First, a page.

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When Lettuce Isn't Good For You
Posted by Dr. Ben Kim on Apr 23, 2013
A few weeks ago, I posted a letter that I received from a client who used regular intake of lettuce and cherries to strengthen her teeth.
In learning about this, a reader in Toronto, Ontario decided to try eating blended lettuce salads daily to address chronic sensitivity that she had in a back molar. She wrote to let me know that within two days of eating blended lettuce salads, her GI tract became highly uncomfortable, as though she had non-stop inflammation in her stomach.
With some back and forth, I discovered that this person had a previous history of gastritis and peptic ulcers, which she was only recently able to get under control with various dietary measures and prescription medication (a proton pump inhibitor called pantoprazole, commonly known as tecta).
In learning of her history of GI tract ulcerations, I suggested that she try pure lettuce juice without any fiber.
She was careful to juice her lettuce and strain to ensure minimal ingestion of fiber, and a week later, she was quite happy to let me know that not only did her abdomen feel comfortable, the sensitivity in her back molar disappeared and she was back to being able to properly chew her foods.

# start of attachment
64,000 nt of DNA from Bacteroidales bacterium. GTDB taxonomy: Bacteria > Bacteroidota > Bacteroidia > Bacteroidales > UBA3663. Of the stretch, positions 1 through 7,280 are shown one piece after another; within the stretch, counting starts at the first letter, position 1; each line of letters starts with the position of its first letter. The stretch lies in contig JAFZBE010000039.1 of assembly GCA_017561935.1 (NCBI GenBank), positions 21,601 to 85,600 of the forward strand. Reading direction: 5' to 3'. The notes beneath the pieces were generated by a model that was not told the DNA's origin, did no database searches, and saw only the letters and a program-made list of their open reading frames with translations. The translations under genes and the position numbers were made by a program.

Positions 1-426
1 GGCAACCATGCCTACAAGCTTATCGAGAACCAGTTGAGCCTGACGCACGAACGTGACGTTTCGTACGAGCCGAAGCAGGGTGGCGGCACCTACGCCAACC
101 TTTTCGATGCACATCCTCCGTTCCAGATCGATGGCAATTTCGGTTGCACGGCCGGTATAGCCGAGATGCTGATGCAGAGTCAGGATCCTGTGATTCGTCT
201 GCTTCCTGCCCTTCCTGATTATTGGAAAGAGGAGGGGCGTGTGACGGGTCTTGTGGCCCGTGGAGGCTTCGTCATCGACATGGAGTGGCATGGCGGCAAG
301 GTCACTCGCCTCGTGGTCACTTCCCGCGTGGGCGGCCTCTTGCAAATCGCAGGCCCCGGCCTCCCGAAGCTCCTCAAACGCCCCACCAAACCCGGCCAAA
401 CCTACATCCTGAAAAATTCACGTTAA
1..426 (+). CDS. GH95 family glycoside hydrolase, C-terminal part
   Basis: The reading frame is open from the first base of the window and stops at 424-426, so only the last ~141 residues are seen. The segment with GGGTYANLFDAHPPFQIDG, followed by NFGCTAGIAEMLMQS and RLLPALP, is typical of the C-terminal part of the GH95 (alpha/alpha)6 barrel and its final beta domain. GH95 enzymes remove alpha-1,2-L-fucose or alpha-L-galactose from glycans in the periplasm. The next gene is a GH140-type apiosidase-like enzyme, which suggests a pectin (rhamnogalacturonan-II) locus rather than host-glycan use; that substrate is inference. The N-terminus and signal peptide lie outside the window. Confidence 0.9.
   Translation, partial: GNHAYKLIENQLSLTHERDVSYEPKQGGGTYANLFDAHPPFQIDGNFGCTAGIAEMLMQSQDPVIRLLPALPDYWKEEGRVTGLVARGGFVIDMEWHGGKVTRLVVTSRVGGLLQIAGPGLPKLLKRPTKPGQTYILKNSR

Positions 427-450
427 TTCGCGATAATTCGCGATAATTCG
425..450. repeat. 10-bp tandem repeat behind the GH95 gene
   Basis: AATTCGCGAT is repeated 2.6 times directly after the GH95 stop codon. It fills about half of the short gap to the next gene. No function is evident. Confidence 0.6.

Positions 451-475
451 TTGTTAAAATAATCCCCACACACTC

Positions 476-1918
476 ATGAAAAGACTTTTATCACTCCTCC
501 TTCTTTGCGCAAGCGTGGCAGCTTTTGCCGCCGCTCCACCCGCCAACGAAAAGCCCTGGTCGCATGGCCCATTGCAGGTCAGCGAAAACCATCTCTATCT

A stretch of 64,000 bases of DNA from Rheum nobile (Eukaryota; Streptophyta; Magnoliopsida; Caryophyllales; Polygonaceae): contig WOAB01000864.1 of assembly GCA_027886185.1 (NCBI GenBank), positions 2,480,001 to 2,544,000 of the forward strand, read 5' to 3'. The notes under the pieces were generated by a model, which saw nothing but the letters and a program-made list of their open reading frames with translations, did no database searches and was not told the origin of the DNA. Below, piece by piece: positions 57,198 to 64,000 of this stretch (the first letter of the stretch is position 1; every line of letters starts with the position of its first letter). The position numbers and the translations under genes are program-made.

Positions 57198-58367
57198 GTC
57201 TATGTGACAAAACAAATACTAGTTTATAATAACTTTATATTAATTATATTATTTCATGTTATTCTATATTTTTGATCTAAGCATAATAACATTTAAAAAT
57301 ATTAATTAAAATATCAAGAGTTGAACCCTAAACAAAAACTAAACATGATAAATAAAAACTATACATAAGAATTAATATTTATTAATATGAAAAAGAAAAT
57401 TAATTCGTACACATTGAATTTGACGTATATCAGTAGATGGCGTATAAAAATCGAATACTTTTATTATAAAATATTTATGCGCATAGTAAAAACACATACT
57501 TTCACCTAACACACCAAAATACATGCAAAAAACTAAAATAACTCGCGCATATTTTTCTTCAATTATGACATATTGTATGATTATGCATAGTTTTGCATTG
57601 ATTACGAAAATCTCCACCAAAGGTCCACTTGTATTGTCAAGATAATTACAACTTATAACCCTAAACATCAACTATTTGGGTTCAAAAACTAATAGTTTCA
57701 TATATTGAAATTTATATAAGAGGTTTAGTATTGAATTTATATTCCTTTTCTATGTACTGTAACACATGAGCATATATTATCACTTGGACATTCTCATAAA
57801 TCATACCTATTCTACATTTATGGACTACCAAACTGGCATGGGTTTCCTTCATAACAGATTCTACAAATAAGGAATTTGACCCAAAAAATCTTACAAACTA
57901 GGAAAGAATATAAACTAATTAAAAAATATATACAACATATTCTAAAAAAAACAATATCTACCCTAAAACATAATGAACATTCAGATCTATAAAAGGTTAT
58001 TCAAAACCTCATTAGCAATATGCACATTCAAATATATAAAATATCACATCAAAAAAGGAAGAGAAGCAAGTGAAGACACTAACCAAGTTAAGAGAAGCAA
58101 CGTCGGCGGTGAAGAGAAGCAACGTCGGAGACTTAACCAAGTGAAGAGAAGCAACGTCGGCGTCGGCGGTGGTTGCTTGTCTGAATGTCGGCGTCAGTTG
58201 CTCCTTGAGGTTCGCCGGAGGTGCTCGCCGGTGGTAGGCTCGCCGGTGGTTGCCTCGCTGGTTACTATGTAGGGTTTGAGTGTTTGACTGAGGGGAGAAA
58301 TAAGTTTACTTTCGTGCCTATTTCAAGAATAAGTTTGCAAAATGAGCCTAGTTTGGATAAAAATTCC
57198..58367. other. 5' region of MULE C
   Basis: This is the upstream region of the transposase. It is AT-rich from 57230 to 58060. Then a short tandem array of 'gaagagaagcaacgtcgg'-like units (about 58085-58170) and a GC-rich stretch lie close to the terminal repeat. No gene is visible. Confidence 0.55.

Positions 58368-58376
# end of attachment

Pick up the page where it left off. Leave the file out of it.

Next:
Her case is a good example of what I have long found:
Where there is existing inflammation in the mucosal lining of the GI tract, it's best to avoid regular intake of large quantities of raw vegetable fibers.
When the GI tract is need of healing, raw plant fibers seem to be too abrasive in most cases.
But as this recent case illustrates, you can still nourish your body with freshly pressed vegetable juice, but please note that I have found that too much raw vegetable juice can also be over-stimulating. If you have an injured digestive system and you want to nourish your body with freshly pressed juices, I suggest keeping intake below 16 ounces daily.
I touched on this topic, and more specifically, on using blended potato-based soups to help soothe an inflamed GI tract in the following post:
Please feel free to share this material with those who may not be aware of these issues.
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